Monday, July 8, 2013

Dataran merdeka

Located in the heart of Kuala Lumpur’s old-world colonial district, is Dataran Merdeka or Independence Square, a site of much historical significance, for it was here that the end of colonial rule was signaled with the lowering of the Union Jack and the raising of the Malaysian flag at midnight on August 31st 1957.  This lush green square since then has been used as the locale for the annual celebration of Malaysian independence on August 31st, an event marked with much pomp and ceremony in the form of a grand Independence Day parade.
The main focal point of the square is its towering 95m tall flag pole, which is believed to be the tallest flag pole in the world. Also onsite at the southern section of the square is a marble plaque which commemorates the end of colonial rule in Malaysia, for it is at that very spot that the Union Jack was lowered as it signaled the end of the British-era in Malaysia.
Dataran Merdeka is surrounded by various magnificent edifices on all sides. To the east of the square is the majestic Sultan Abdul Samad Building, which was designed by Arthur Charles Alfred Norman, a British architect employed with the colonial government in 1897. The building which once hosted the superior courts of the country now houses the office of the Ministry of Information, Communication and Culture of Malaysia.
The western end of the square is dominated by the Royal Selangor Club Complex. This Tudor style building dates back to 1884, when it was built as a center for recreation for high-ranking officers of the colonial government. In fact the Dataran Merdeka was formerly known as the Selangor Club Padang or simply Padang and served as the cricketing green of the Selangor Club. Today, the club has who’s who of Malaysia on its membership rolls and is renowned for its two 18-hole championship courses, which serve as the site for many a golfing tournament.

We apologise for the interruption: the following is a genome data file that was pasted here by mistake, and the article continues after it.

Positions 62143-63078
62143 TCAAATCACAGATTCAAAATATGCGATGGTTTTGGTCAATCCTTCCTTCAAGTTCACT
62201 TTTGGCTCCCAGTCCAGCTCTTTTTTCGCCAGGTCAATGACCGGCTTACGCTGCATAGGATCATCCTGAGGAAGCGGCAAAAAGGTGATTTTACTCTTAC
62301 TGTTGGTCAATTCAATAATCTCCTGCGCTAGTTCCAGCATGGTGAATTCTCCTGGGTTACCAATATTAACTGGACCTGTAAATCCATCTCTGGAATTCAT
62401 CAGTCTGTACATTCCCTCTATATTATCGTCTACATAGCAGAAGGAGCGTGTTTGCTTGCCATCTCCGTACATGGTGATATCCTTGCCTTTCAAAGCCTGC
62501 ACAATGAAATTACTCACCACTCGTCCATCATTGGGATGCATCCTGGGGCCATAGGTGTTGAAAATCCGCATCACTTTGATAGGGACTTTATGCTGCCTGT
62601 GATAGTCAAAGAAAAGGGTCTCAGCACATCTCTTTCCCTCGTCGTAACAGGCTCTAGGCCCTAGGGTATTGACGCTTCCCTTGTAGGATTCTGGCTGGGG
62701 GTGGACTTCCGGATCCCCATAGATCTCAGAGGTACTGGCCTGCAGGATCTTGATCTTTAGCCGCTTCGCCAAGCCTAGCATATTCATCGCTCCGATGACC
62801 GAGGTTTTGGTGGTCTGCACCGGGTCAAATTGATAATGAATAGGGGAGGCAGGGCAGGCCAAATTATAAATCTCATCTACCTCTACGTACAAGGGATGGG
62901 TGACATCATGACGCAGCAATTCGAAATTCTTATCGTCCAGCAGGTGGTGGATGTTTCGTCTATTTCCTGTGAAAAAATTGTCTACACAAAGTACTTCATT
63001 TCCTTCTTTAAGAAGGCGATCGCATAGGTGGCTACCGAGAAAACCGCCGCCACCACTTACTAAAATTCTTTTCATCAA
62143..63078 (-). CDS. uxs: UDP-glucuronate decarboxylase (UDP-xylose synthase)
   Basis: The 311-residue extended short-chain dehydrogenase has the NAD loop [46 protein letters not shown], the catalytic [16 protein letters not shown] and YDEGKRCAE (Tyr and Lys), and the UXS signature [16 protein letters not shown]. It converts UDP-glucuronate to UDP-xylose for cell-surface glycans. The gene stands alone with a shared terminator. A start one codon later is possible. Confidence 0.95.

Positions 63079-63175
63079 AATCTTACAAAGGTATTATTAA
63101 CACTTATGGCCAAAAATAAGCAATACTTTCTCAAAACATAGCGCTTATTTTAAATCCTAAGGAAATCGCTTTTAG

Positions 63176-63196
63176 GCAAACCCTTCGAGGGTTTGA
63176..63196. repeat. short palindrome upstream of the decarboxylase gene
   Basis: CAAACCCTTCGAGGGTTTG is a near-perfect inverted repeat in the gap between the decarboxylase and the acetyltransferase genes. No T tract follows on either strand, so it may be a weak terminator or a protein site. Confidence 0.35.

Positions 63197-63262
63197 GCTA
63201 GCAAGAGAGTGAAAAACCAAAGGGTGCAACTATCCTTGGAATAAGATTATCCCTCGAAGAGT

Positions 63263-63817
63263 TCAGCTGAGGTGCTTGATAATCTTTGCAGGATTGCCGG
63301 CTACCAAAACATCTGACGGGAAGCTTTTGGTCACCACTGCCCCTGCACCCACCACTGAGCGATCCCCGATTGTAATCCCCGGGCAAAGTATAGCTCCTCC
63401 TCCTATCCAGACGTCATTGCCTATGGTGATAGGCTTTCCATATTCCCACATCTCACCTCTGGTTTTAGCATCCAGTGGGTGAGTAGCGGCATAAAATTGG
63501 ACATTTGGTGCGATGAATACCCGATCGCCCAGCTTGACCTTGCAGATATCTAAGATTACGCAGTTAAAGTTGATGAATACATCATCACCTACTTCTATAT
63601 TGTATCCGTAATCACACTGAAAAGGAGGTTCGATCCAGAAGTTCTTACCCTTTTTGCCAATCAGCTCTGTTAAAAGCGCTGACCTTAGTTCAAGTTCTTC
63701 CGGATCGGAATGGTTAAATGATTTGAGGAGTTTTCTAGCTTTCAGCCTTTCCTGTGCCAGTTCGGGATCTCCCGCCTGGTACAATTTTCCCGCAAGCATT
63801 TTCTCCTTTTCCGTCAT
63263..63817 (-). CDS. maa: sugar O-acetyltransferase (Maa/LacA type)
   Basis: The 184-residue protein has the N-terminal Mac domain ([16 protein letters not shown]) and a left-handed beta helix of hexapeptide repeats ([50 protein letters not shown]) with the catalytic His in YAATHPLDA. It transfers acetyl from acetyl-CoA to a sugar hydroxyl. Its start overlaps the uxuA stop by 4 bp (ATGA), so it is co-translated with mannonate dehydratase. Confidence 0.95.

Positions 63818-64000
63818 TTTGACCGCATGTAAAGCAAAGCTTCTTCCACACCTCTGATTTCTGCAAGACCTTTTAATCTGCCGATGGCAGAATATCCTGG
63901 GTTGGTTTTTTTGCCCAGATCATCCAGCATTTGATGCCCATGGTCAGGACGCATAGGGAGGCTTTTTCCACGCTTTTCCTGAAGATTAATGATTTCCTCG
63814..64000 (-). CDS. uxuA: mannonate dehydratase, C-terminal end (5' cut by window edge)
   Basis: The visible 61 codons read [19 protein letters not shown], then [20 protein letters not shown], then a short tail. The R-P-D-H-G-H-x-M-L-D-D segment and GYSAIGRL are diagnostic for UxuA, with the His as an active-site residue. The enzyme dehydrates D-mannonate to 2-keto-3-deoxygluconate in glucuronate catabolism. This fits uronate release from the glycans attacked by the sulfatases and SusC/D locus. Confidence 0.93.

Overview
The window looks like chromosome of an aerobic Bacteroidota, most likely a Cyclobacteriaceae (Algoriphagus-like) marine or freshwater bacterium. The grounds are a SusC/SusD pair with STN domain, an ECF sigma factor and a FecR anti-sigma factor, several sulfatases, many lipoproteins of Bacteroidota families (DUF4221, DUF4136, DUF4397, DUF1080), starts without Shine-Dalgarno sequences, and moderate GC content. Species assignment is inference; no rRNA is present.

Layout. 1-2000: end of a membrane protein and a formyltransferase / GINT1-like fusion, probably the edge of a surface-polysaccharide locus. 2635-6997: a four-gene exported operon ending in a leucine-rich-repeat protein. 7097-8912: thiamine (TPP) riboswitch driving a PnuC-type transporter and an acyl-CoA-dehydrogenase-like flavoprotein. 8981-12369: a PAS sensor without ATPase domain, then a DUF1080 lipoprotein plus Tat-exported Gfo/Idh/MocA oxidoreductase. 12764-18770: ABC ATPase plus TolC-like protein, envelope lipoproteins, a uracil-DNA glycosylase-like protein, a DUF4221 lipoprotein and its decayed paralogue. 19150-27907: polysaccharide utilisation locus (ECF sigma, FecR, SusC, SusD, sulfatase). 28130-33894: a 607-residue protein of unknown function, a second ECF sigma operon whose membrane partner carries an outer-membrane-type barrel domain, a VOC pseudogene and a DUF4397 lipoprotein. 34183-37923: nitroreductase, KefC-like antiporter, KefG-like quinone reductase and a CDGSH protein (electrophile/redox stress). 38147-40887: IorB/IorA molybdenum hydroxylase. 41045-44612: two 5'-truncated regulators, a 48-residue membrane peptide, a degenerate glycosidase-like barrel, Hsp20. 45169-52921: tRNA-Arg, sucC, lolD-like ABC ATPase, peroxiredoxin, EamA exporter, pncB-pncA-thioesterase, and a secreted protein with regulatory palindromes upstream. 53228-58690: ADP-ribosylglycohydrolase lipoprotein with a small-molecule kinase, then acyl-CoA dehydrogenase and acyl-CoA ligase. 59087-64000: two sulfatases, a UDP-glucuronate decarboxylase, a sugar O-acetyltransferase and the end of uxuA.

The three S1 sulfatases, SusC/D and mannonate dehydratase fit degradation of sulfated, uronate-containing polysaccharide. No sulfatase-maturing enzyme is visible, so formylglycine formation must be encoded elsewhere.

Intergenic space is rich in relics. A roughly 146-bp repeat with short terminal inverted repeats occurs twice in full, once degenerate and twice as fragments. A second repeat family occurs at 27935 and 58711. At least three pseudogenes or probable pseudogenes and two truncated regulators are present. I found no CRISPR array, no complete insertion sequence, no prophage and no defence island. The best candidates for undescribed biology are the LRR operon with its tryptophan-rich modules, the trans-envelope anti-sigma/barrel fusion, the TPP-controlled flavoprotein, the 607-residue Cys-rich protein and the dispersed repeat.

To the north of the square is a stunning Gothic structure, the St. Mary’s Anglican Church. The church is the current Diocese of West Malaysia and also serves the seat of the Bishop of West Malaysia. St Mary’s which dates back to 1894, was also designed by A.C Norman. On the southern end of the square is a grand building which once housed the extensive collections of the National History Museum, but these have now been transferred to the National Museum.
Apart from its elegant and surroundings, the Dataran Merdeka also has an additional attraction in the form of the subterranean Plaza Putra, a food, leisure and entertainment complex that lies beneath the square.
So if are keen to soak up some Malaysian history on your trip to Kuala Lumpur, then the Dataran Merdeka should feature as a must-do on your sight-seeing itinerary.

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